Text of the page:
Elected as the “big spender America wants,” as Paul Krugman wrote after his inauguration, Biden must now become the Mr. Fixit Americans say the federal government needs. He may not be happy in the role, but it is now on his agenda whether he likes the work or not. Although Americans often express favorable opinions toward highly visible agencies such as the Postal Service, about a fifth of them are angry toward the federal government, another 60% are frustrated, and just 22% are content.
Trust in the federal government is unlikely to rebound without significant reform. According to the Pew Research Center, nearly half of Americans believe the federal government faces more difficult challenges today than in the past, but 40% say dealing with federal government agencies is often not worth the trouble.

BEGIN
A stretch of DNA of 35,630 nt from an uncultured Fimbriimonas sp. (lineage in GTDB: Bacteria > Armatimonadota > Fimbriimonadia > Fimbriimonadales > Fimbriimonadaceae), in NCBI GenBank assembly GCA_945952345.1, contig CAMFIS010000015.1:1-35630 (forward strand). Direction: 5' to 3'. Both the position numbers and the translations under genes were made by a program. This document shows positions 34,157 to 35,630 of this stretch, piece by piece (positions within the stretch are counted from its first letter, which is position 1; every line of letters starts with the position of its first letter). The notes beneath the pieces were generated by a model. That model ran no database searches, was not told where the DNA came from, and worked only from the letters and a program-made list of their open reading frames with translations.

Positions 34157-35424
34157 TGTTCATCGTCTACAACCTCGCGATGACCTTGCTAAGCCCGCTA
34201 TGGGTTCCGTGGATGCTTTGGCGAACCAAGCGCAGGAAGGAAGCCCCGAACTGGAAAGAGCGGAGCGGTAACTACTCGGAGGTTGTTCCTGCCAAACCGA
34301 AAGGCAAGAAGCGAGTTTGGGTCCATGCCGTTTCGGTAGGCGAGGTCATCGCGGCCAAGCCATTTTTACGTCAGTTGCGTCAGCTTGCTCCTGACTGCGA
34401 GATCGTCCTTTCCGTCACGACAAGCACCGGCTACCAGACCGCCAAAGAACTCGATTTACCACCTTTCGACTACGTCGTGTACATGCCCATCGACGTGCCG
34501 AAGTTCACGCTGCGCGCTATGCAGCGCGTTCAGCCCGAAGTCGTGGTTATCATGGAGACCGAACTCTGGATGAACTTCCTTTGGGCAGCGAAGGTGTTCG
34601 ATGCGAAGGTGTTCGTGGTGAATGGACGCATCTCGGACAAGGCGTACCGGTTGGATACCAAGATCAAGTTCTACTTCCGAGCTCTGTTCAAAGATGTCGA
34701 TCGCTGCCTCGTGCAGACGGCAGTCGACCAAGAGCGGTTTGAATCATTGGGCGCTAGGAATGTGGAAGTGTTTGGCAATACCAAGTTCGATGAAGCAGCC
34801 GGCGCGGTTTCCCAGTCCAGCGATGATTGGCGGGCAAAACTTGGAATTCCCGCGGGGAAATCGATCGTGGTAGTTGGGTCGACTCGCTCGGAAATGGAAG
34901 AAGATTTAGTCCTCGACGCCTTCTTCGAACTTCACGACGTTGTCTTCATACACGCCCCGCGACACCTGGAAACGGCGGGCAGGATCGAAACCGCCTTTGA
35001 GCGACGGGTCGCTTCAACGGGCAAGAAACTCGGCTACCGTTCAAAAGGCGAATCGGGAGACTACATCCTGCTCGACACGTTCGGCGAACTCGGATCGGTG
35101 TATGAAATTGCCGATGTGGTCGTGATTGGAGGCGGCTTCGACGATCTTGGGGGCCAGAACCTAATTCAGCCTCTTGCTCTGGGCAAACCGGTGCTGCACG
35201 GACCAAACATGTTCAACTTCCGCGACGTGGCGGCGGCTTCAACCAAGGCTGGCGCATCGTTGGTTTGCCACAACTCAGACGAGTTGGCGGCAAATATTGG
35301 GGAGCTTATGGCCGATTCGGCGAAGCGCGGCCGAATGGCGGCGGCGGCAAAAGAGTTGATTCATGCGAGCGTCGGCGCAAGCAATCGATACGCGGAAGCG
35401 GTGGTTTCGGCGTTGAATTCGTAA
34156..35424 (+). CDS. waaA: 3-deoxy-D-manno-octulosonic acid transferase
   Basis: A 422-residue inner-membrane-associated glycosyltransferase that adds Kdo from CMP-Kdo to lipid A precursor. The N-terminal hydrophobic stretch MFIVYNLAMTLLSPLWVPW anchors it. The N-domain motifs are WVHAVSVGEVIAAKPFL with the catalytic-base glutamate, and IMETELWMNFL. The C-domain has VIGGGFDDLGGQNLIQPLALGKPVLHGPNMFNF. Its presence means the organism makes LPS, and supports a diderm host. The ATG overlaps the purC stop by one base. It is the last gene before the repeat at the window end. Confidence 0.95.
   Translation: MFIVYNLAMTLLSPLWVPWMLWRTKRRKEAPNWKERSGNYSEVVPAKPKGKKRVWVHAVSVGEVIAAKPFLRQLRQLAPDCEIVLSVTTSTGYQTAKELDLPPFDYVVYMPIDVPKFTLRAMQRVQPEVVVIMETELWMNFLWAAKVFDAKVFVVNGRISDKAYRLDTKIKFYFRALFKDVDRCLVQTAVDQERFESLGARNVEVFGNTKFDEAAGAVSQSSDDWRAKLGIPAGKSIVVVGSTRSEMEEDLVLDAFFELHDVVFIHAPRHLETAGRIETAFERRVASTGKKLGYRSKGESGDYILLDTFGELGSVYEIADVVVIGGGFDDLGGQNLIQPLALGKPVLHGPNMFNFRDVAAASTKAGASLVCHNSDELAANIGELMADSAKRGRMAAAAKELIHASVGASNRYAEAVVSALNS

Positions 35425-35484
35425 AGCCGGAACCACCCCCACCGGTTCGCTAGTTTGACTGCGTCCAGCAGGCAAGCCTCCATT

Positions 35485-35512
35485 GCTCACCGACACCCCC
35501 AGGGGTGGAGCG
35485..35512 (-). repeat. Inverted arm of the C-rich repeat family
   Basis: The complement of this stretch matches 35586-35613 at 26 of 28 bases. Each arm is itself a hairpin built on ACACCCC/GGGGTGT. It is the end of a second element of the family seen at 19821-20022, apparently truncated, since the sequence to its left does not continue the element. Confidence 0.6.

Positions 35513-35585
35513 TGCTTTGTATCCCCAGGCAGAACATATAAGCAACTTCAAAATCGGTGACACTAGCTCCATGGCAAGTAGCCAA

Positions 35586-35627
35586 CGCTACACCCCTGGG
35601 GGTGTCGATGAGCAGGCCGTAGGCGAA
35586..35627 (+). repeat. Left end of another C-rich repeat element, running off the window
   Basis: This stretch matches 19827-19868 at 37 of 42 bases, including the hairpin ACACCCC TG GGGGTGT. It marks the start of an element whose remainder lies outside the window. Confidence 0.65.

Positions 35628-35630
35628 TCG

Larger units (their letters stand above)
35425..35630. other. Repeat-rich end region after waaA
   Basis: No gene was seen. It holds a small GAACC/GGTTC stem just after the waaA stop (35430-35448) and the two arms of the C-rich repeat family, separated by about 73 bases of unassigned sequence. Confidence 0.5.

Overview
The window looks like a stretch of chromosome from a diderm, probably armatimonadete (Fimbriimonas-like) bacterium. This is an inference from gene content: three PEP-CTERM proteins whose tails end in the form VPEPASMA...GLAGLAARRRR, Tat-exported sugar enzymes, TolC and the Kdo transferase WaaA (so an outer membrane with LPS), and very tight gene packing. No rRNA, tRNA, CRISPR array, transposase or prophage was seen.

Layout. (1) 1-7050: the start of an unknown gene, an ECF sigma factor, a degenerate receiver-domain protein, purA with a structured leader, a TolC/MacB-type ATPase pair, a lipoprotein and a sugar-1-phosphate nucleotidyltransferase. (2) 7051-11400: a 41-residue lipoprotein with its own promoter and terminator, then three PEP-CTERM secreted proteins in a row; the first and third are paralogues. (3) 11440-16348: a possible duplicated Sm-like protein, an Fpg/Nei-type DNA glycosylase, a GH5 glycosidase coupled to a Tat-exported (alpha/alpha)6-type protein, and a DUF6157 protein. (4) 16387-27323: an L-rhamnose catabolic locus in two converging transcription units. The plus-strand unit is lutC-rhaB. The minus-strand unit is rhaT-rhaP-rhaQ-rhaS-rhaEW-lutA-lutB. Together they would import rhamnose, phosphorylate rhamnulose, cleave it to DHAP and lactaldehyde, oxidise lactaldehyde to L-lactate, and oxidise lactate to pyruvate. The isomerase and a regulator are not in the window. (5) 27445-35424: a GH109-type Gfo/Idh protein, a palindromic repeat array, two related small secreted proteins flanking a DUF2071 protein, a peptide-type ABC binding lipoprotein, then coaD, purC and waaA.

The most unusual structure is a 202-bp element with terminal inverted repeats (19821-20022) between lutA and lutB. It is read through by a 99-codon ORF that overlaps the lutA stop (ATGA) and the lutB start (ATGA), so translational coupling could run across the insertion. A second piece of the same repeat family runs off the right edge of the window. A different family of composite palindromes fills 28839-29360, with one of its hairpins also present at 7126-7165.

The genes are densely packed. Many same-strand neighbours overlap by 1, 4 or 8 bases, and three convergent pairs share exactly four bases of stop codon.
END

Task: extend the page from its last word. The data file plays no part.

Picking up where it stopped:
Americans remain unsparingly negative toward the federal government’s job performance. In April and May 2022, just 32% percent said they had a favorable opinion of the federal government, compared with 54% and 66% who felt the same about their state and local governments respectively.
These findings suggest that breakdowns are more an accelerant of declining trust than a cause. Although each breakdown creates new doubts about government performance, they are almost always traceable to bureaucratic failures that can and should have been addressed long before the federal government embraced a new endeavor.
Biden owns the breakdown curve now. But with his general lack of interest in government management, the pace may increase, taking its toll in the 2020 midterms and beyond.
Paul C. Light is the Paulette Goddard Professor of Public Service at New York University's Robert F. Wagner School of Public Service.